Monrovia – Some Liberians are becoming very wary and edgy as the government relaxes regulations meant to curb the spread of COVID-19.
Report By: Christopher Kieh, LMD Responsible Health Reporting Fellow
Among those expressing concerns are business owners who are worried that uncontrollable crowds of people, who ignore health regulations regarding social distancing and wearing of face masks in public spaces, are causing the country’s infec tion rate to rise.
Some of these businesspeople had predicted that reopening the country would cause a spike in the number of cases – a situation that Liberia is currently faced with. Before the government adjusted the curfew, cases were relatively low.
The Government announced the state of emergency on April 10th, at a time when the National Public Health Institute of Liberia (NPHIL) had only recorded 37 confirmed cases – including 29 active cases, five deaths and three recoveries.
Originally, the curfew hours were from 6 am to 3 pm – and the country was experiencing a slow increase in the number of confirmed cases. On May 22, the curfew was further adjusted from 6am to 6pm.
By early June, NPHIL’s updates showed a total of 321 confirmed cases – including 181 active cases and 175 recoveries.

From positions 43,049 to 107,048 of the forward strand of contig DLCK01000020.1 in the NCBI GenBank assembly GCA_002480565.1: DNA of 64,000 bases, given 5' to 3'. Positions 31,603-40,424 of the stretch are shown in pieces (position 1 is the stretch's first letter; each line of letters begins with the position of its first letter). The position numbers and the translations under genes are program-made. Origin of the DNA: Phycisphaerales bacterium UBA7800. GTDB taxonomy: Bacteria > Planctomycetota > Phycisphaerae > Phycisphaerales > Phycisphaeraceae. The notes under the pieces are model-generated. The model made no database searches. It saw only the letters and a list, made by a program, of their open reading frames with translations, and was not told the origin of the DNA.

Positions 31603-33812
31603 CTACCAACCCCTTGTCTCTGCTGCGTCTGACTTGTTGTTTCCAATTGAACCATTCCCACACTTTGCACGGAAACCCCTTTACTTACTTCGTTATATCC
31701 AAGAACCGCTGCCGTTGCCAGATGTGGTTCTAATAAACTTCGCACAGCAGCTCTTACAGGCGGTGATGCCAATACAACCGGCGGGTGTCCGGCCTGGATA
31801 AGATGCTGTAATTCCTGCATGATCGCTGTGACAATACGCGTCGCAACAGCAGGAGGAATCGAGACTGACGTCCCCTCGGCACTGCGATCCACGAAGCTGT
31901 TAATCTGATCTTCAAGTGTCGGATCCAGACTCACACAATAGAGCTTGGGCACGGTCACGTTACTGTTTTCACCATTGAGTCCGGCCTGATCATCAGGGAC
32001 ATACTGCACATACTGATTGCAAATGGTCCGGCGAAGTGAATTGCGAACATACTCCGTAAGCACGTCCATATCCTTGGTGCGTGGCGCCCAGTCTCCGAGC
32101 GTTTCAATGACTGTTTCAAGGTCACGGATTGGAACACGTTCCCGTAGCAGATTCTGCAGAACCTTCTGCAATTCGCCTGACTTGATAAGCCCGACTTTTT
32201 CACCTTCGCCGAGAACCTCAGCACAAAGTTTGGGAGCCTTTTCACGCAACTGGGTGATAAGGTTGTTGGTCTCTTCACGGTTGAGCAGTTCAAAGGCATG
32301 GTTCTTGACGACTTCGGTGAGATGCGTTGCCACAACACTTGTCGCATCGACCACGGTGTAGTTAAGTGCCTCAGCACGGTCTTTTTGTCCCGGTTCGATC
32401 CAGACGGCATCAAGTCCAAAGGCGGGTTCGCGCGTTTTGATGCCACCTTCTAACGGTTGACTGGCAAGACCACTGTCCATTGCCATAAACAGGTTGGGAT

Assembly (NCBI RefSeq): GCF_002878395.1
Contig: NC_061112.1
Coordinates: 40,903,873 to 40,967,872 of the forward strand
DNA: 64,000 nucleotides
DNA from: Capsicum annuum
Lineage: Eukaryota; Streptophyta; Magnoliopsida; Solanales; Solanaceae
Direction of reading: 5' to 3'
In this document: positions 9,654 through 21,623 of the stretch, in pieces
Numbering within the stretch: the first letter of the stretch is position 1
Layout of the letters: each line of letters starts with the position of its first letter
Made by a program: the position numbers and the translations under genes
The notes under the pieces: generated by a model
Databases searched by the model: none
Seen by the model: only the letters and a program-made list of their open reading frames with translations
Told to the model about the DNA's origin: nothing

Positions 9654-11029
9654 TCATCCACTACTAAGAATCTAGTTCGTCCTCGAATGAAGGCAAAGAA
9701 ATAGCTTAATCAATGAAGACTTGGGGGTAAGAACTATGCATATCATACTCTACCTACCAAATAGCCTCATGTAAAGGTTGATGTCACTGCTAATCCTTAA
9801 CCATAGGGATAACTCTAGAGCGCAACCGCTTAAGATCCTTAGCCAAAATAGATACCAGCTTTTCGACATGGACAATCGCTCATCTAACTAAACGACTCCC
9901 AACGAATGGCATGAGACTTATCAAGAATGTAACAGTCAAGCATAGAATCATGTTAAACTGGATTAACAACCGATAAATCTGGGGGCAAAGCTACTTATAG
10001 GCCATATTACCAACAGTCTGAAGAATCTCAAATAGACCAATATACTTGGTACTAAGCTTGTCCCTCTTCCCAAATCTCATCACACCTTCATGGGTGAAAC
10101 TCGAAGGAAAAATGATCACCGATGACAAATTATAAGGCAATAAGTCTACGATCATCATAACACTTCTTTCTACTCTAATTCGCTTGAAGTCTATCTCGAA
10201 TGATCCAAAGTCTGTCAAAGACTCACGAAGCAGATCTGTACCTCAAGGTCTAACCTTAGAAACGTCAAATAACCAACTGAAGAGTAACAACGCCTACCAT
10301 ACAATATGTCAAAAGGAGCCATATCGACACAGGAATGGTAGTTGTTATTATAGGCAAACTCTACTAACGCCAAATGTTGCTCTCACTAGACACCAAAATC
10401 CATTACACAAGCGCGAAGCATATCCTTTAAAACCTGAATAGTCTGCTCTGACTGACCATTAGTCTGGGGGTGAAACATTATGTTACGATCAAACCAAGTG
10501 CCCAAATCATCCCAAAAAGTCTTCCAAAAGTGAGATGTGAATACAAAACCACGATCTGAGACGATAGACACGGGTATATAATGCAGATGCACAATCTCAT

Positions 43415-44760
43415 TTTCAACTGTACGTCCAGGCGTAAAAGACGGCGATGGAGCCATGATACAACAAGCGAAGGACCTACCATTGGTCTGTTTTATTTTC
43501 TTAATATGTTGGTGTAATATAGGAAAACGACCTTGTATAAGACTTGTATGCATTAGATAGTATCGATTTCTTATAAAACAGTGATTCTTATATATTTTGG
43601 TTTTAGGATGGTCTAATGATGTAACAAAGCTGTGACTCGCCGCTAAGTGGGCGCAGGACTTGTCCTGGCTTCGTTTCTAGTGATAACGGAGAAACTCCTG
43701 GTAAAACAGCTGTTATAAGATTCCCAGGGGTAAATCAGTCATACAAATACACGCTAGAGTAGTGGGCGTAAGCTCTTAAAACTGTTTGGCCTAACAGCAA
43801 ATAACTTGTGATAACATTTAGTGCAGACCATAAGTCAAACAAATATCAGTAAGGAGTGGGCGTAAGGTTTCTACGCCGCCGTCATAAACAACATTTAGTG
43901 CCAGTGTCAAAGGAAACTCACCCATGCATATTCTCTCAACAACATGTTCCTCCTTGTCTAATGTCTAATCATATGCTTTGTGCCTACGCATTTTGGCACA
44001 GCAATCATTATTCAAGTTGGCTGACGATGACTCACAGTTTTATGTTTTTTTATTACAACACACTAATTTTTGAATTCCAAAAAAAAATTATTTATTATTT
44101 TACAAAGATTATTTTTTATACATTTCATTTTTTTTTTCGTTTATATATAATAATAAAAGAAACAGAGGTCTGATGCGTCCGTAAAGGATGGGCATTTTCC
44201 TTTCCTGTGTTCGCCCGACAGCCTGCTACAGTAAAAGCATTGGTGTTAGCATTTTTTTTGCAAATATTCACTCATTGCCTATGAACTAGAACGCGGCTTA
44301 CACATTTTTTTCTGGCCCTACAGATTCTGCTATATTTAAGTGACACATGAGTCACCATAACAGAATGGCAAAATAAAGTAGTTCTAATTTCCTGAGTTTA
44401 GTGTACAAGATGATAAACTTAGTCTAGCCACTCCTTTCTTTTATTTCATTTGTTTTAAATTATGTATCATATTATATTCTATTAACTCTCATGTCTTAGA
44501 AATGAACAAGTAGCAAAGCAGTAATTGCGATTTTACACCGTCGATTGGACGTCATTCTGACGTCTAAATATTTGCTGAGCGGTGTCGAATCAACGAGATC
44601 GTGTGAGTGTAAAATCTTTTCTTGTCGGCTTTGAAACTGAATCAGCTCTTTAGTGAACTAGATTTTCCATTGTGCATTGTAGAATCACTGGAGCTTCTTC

Despite the high economic returns that many had anticipated would come with the reopening of the economy, members of the Liberian business community greeted the news doubtfully.
According to them, while it is true that they want the country to re-open, they still believe that the enforcement of health protocols and the guidelines regarding movement of people must be seriously considered and observed.
They said too many times they have observed that people are finding it difficult to adhere to health protocols, something they blame state security for enforcing.
With the lifting of restrictions – like the reopening of worship centers, the reduction of curfew hours and the unregulated commercial activities – Liberians have seen a rise in the number of confirmed cases.